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A Russian passenger plane that disappeared in Siberia has been located with all 19 people aboard still alive

An Antonov An-28 aircraft
An Antonov An-28 plane, the same type of plane that made a hard landing in Siberia.

  • An Antonov-28 plane, operated by regional airline SiLA, has been found after making an emergency landing in Siberia.
  • All 19 passengers on board are alive and are being evacuated.
  • A source told Interfax that the flight “stopped communicating” mid-flight and had disappeared off radar.
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A Russian plane that disappeared off radar near the Tomsk region of Siberia has been located – and all 19 passengers on board are alive, local officials told Sky News.

The Antonov-28 plane, operated by regional airline SiLA, had made an emergency landing after an engine failed, officials said.

The plane was flying from the town of Kedrovy in the Tomsk region to the city of Tomsk when it made the landing, RIA Novosti reported.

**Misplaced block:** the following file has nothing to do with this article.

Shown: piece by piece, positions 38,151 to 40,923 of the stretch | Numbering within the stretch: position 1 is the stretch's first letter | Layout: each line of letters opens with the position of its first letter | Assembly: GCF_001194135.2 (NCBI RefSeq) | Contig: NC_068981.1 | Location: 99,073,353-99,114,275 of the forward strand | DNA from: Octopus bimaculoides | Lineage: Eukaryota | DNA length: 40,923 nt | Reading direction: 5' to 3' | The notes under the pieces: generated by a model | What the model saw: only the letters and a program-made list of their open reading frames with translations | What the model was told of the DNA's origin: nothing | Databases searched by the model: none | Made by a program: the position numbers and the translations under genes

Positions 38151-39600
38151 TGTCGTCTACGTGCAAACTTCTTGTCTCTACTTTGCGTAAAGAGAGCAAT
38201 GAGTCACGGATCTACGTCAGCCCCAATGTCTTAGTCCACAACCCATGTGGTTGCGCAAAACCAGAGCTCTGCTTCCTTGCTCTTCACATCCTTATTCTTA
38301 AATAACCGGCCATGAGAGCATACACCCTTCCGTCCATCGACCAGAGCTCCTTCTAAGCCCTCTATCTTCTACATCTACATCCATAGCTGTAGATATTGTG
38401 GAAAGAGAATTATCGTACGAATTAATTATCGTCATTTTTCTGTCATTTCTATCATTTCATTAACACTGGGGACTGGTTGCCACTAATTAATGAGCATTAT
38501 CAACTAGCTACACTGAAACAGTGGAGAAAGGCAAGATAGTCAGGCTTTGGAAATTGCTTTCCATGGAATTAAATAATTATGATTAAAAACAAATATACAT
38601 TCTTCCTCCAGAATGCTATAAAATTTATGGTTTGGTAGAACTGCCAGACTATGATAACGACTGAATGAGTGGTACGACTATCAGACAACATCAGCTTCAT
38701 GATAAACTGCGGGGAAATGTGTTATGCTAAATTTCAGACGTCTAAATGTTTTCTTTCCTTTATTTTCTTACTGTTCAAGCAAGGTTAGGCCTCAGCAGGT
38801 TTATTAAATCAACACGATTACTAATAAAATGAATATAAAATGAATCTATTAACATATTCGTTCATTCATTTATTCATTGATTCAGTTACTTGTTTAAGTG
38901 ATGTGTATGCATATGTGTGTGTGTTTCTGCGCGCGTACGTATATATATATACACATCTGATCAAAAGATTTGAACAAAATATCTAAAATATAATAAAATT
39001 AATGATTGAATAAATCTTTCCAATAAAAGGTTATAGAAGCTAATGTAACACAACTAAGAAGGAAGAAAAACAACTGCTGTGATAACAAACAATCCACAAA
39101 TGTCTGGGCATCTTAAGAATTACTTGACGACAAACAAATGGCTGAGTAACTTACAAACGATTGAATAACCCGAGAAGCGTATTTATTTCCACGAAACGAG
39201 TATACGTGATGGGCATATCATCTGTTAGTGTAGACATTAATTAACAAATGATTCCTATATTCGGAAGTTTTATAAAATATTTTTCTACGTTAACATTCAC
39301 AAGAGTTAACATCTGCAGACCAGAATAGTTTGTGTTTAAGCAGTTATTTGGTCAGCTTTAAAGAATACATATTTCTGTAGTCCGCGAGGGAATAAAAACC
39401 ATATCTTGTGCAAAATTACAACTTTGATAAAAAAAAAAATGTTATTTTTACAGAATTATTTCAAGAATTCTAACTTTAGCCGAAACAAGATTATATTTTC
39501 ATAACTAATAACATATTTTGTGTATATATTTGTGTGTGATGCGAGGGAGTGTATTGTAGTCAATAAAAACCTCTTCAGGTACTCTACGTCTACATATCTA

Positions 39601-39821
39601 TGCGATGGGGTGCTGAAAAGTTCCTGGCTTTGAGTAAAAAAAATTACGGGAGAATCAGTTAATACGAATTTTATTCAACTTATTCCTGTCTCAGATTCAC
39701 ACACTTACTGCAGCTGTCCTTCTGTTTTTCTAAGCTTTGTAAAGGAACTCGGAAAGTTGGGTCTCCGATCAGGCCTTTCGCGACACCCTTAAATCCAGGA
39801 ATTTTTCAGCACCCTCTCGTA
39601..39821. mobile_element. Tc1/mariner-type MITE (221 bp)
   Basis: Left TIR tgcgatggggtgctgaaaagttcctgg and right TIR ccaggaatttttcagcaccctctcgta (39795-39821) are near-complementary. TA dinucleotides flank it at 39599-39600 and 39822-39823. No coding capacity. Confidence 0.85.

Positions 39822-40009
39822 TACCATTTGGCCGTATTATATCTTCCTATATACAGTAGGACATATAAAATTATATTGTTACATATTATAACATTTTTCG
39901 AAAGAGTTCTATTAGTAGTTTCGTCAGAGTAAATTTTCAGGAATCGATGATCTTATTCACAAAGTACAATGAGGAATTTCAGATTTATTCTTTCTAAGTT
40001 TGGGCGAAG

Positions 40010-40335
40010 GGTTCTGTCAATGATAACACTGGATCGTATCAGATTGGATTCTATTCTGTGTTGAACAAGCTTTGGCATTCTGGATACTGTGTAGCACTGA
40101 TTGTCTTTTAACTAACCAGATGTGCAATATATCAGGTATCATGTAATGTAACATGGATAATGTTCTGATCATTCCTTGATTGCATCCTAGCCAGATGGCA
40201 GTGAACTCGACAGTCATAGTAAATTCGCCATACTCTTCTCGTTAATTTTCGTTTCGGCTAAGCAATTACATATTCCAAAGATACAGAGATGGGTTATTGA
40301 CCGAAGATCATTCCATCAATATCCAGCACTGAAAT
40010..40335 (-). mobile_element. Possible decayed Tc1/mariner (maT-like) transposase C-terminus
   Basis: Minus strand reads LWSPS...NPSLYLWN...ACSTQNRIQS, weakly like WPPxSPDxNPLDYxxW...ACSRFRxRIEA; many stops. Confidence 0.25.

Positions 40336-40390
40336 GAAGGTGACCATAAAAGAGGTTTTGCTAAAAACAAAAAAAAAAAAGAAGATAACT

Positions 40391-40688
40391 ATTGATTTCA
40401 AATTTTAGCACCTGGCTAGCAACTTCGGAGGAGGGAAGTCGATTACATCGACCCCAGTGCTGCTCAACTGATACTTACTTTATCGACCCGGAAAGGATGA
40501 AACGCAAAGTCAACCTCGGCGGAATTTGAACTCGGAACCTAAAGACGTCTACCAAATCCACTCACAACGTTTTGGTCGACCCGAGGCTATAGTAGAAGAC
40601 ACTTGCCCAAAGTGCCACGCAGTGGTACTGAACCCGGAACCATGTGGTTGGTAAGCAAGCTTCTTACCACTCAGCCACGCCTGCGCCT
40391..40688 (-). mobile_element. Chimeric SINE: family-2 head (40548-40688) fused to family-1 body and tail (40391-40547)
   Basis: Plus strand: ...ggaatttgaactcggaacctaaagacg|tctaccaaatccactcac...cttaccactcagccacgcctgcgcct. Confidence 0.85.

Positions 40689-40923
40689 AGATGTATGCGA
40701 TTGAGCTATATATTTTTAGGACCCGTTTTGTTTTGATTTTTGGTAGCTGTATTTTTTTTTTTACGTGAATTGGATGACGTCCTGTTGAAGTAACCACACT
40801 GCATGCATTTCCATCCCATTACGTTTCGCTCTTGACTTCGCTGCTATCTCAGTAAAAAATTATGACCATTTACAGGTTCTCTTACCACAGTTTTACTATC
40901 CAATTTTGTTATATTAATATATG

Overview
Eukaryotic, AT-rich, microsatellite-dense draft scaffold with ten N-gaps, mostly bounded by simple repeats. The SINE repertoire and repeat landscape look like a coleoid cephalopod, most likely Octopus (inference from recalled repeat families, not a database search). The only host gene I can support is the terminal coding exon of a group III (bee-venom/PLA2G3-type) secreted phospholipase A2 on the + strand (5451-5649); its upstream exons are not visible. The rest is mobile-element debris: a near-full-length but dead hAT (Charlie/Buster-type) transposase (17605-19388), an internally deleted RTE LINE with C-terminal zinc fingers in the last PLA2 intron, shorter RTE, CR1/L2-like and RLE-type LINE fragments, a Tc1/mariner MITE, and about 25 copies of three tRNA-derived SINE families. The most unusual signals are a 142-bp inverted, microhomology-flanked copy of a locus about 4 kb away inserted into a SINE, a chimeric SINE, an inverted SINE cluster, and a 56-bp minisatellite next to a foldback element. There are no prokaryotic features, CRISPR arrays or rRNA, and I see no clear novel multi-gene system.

A source told Interfax that the flight “stopped communicating” mid-flight and an emergency beacon was later recorded.

The regional branch of the Russian Emergencies Ministry told Sky News that two helicopters were dispatched to locate the plane, and all 19 passengers are now being evacuated.

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3 species of human ancestors may have mixed and mingled in one Siberian cave 45,000 years ago – altering our evolution

denisova cave
The Denisova cave in Russia’s Anui River Valley.

Denisova Cave, high in the mountains of Siberia, was a happening place for our ancestors 300,000 years ago. Anthropologists have known that for a while: Scientists have excavated bones and teeth there from our Neanderthal and Denisovan cousins – and one of their hybrid children – over the last two decades. They’ve also found stone tools and jewelry.